WASHINGTON (CN) – New Zealand’s two tiny dolphin subspecies and two guitarfish species in the Atlantic Ocean and Mediterranean Sea have finally been proposed for Endangered Species Act protection. The National Marine Fisheries Service’s listing proposals are in response to a July 2013 petition from the WildEarth Guardians conservation group to list 81 marine species and subpopulations.
“More than half of all marine species may be at risk of extinction by 2100 without significant conservation efforts. Despite this grave situation, the U.S. largely fails to protect marine species under the ESA. Only about six percent of the over 2,000 species protected under the Endangered Species Act are marine species,” the Guardians said.
The four to four and a half feet long dolphins are subspecies of the Hector’s dolphin, which are endemic to New Zealand waters. The South Island Hector’s are found mainly near the southern island of New Zealand, while the extremely rare Maui dolphin is found mainly near the north island. The delayed protection action may be too late for the Maui, which only number about 55 adult individuals, according to the listing action.
Barbara Maas, endangered species specialist with the NABU International conservation group, maintains that the estimate is closer to 42 Maui dolphins, with only a quarter of those being females old enough to breed.
Despite some regulations on the NZ fishing industry, many dolphins are still dying due to entanglements in fishing nets. The NMFS noted that fishery bycatch and fishing gear entanglements are the biggest threats to the dolphins, which also face threats from chemical and plastic pollution of ocean waters, mining and energy development activities, and acoustic disturbance.
Both subspecies of Hector’s dolphins, easily identified by their rounded dorsal fins, live about 20 years, but may not reach sexual maturity until nine years of age. Because the calves remain with the mothers for up to two years, females typically only give birth to their single calves every 2 to 4 years, according to the action.
The petition findings published Monday in conjunction with the proposals to list the Maui dolphin as endangered, the SI Hector’s dolphin as threatened, and the two guitarfish species as threatened, comes three years after the Guardians petitioned on their behalf. The Endangered Species Act requires a 12-month time frame from the time the petition is received to a determination that the species is either warranted for protection, warranted but precluded by higher listing priorities or not warranted.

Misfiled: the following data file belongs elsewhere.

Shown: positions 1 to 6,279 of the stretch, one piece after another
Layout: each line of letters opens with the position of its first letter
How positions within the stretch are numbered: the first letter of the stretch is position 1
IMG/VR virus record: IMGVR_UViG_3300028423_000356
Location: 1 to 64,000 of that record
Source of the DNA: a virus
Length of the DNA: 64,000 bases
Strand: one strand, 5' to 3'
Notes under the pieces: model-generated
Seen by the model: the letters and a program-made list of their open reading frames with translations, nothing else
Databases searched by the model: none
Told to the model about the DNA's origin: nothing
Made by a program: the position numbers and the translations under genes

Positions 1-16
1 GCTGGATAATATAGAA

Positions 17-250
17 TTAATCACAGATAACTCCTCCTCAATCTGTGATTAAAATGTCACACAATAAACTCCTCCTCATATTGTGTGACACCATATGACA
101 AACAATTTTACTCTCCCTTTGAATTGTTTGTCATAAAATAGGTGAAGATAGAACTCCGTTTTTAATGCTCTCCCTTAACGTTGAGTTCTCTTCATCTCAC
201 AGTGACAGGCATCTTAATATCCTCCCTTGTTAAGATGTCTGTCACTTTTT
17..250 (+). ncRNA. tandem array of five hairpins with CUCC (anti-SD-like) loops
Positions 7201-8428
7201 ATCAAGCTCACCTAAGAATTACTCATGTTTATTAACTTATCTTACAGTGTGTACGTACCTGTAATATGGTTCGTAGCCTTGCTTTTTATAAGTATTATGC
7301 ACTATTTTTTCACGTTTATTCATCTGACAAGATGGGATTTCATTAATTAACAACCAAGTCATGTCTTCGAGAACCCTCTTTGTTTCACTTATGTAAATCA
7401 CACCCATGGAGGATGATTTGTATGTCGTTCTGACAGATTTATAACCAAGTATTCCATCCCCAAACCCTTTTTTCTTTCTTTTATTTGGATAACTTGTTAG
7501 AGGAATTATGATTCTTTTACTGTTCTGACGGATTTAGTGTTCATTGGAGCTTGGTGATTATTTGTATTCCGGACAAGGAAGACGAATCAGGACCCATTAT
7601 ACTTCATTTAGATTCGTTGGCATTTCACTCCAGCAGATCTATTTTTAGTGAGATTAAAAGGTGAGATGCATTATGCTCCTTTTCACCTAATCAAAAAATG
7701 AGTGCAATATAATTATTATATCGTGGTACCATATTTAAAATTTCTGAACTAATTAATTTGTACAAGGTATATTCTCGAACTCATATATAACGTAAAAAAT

“Today’s finding was over two years overdue and came after WildEarth Guardians filed suit to enforce the Endangered Species Act’s legally binging deadlines. The Fisheries Service now has 12-months to make final listing decisions for the four rare species,” the Guardians said.
The common guitarfish, found in the Atlantic from the coast of France to Angola, and the blackchin guitarfish, found from Portugal to Angola and throughout the Mediterranean, are threatened by overfishing and destruction of nursery habitats.
“It is well past time our government addresses the grave impacts human activity is having on rare marine species,” the Guardians’ staff attorney and petition author Stuart Wilcox, said. “We call on the Fisheries Service to quickly finalize protections for the dolphins and guitarfish and steer U.S. resources to help recover these imperiled species.”
Because these are foreign species, one of the main effects of ESA protection concerns trade in listed species, which would affect U.S. import of New Zealand fishery products that are not dolphin-safe.
The agency is also working on improving existing dolphin-safe regulations based on the Marine Mammal Protection Act, and through its seafood traceability action.
ESA listing also encourages conservation efforts “by federal and state agencies, foreign entities, private groups and individuals,” the agency said.
Comments and information on the four species must be submitted by Nov. 18. Requests for public hearings must be submitted by Nov. 3.
Dolphin photo: James Shook; guitarfish photo: Johan Fredriksson
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